Enjoy a snowy winter scene without having to leave your warm home with this fingerprint winter tree craft! My 4 year old really like using his finger as the paint brush for this activity. We don’t get snow at our home in the winter so my kiddo has to be content with pretend snow until we can make a trip up to the mountains. I paired this craft with a snow-themed book, The Snowy Nap by Jan Brett. It was fun to read about snow and do a snow project together!

Supplies Needed:

I love low prep activities that I can quickly pull together without having to delay the fun or make a trip to the craft store! This project is quick and easy to get started with minimal supplies.

You Will Need:

  • construction paper (I used light blue)
  • black marker ( I used a Sharpie, but I think any black marker would work)
  • white washable paint
  • paper plate or paint pallet

How To:

First–draw an outline of a barren tree. I didn’t fill in my tree trunk, but feel free to color it in however you like. Maybe draw a hole and your child can pretend there’s an animal hibernating in there! 

Second–pour a small amount of white paint onto a paper plate or a paint pallet. I like to use Crayola Washable Paints. They are easy to wash off which is fantastic since we somehow seem to get paint everywhere.

Third–have your child dip their finger into the paint and then make “snowy” fingerprints on the tree. Be creative with your snow placement!

Fourth–make a snowy ground by dripping some white paint at the bottom of the tree and letting your child smear it all around with their fingertip.

Fifth–let your project draw before showing it off!

More Winter Crafts:

Check out more winter crafts that my son and I made:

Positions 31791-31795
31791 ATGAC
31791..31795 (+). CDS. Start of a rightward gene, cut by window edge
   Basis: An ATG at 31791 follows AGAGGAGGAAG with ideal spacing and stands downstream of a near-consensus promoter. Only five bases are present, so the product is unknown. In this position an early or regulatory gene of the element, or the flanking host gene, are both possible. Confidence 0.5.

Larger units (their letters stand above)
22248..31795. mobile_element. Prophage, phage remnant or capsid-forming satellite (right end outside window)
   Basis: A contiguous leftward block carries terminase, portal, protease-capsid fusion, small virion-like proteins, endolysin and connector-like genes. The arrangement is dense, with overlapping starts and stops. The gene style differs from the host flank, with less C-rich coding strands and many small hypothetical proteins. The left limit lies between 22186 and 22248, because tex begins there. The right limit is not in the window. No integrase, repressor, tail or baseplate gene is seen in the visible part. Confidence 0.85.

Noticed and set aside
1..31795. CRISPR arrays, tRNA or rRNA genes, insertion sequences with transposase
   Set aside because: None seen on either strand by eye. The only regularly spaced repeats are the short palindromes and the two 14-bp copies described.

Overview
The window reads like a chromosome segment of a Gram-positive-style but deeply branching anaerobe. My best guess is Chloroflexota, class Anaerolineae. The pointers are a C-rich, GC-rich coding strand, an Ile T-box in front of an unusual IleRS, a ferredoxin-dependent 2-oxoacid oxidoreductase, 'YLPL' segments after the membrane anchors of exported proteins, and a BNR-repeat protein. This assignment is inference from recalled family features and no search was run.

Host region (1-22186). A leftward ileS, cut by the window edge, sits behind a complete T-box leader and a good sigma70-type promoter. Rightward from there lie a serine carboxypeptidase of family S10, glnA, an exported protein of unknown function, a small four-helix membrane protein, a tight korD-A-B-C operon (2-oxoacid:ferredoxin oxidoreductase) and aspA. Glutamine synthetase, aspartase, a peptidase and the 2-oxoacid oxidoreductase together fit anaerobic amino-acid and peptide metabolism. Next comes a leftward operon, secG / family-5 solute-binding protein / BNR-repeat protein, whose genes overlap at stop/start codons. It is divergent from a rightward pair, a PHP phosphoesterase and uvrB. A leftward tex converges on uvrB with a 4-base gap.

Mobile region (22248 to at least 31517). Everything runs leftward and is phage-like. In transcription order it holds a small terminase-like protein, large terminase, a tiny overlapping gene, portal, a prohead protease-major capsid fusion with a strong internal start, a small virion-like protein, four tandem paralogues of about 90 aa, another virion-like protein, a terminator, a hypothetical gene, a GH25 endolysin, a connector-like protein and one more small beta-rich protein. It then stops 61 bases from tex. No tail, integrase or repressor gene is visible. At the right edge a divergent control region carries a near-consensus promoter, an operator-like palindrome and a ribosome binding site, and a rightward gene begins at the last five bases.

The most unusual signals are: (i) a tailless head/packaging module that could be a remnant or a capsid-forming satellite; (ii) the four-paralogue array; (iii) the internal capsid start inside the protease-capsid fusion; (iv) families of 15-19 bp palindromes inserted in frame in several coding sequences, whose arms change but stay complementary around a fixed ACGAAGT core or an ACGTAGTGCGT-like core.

There is a cute and sparkly snowflake, a fuzzy candy cane, a handprint peppermint craft, and more fun things to make with your preschooler.


Candy Cane Reindeer

Make a candy cane reindeer to give out to a friend, neighbor, or family member. This reindeer craft is pretty quick and easy, but turns out so cute. Both kids and adults will love receiving one of these little reindeers. My son enjoyed making them and had a blast handing them out 🙂

candy cane reindeer
Candy Cane Reindeer

Supplies Needed:

  • candy cane
  • googly eyes
  • pompoms
  • pipe cleaner
  • glue dots
  • white school glue

How To:

Pick a candy cane to decorate. Leave the plastic on the candy cane!

Pick a pipe cleaner and a pompom to use on your candy cane. My son wanted to make a “Rudolph” candy cane reindeer so he picked a red pompom for the nose 🙂

Twist the pipe cleaner around the top of your candy cane to make the antlers. Now twist the 2 ends of the pipe cleaner around your little one’s finger to make them look kind of zig-zaggy.

For the eyes, we originally just peeled off the back of the sticker googly eyes and stuck them, but we found that they did not stay on very well. So Plan B — we glued the eyes onto the candy cane with white, school glue.

Last, we attached our pom pom nose with a glue dot. I think you could also use the white glue for the nose too, but then you have to wait a while for it to dry.

And now we have a cute (and yummy) candy cane reindeer! For more crafts ideas, check out my Winter Crafts page 🙂

STEM, Winter

Make Fake Snow!

Whether you were wishing you had snow to play in, or are stuck inside because it is too cold out, make some fake snow that won’t freeze your fingers! All you need are two ingredients–baking soda and shaving cream–to make your own snow. The fake snow feels so soft and flakey. It is is tons of fun to squish in your fingers! Add some of your toys so they can have a snow day too. Fake snow is a fun way to add STEM into your preschooler’s activities. Check out my STEM Page for more ideas!